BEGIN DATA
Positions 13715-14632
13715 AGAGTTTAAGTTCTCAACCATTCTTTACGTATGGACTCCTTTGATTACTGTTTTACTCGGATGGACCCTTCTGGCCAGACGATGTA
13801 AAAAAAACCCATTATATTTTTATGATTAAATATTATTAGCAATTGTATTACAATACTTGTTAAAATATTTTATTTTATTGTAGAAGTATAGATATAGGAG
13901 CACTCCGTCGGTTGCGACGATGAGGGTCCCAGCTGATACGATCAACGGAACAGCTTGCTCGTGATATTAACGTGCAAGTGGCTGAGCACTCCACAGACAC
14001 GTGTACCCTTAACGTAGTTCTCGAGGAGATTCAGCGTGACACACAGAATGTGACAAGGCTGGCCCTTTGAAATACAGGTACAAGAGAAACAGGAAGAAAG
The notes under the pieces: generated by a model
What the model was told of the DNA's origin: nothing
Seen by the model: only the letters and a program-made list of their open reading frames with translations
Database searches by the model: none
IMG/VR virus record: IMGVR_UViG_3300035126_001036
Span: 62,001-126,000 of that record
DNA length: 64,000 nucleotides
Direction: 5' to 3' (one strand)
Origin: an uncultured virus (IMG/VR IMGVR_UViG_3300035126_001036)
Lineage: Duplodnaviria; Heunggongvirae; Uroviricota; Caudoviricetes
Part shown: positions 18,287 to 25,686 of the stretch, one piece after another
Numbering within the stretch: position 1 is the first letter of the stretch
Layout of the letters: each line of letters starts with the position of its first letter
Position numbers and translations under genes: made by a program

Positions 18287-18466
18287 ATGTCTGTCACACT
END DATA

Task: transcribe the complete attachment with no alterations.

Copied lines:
Positions 13715-14632
13715 AGAGTTTAAGTTCTCAACCATTCTTTACGTATGGACTCCTTTGATTACTGTTTTACTCGGATGGACCCTTCTGGCCAGACGATGTA
13801 AAAAAAACCCATTATATTTTTATGATTAAATATTATTAGCAATTGTATTACAATACTTGTTAAAATATTTTATTTTATTGTAGAAGTATAGATATAGGAG
13901 CACTCCGTCGGTTGCGACGATGAGGGTCCCAGCTGATACGATCAACGGAACAGCTTGCTCGTGATATTAACGTGCAAGTGGCTGAGCACTCCACAGACAC
14001 GTGTACCCTTAACGTAGTTCTCGAGGAGATTCAGCGTGACACACAGAATGTGACAAGGCTGGCCCTTTGAAATACAGGTACAAGAGAAACAGGAAGAAAG
The notes under the pieces: generated by a model
What the model was told of the DNA's origin: nothing
Seen by the model: only the letters and a program-made list of their open reading frames with translations
Database searches by the model: none
IMG/VR virus record: IMGVR_UViG_3300035126_001036
Span: 62,001-126,000 of that record
DNA length: 64,000 nucleotides
Direction: 5' to 3' (one strand)
Origin: an uncultured virus (IMG/VR IMGVR_UViG_3300035126_001036)
Lineage: Duplodnaviria; Heunggongvirae; Uroviricota; Caudoviricetes
Part shown: positions 18,287 to 25,686 of the stretch, one piece after another
Numbering within the stretch: position 1 is the first letter of the stretch
Layout of the letters: each line of letters starts with the position of its first letter
Position numbers and translations under genes: made by a program

Positions 18287-18466
18287 ATGTCTGTCACACT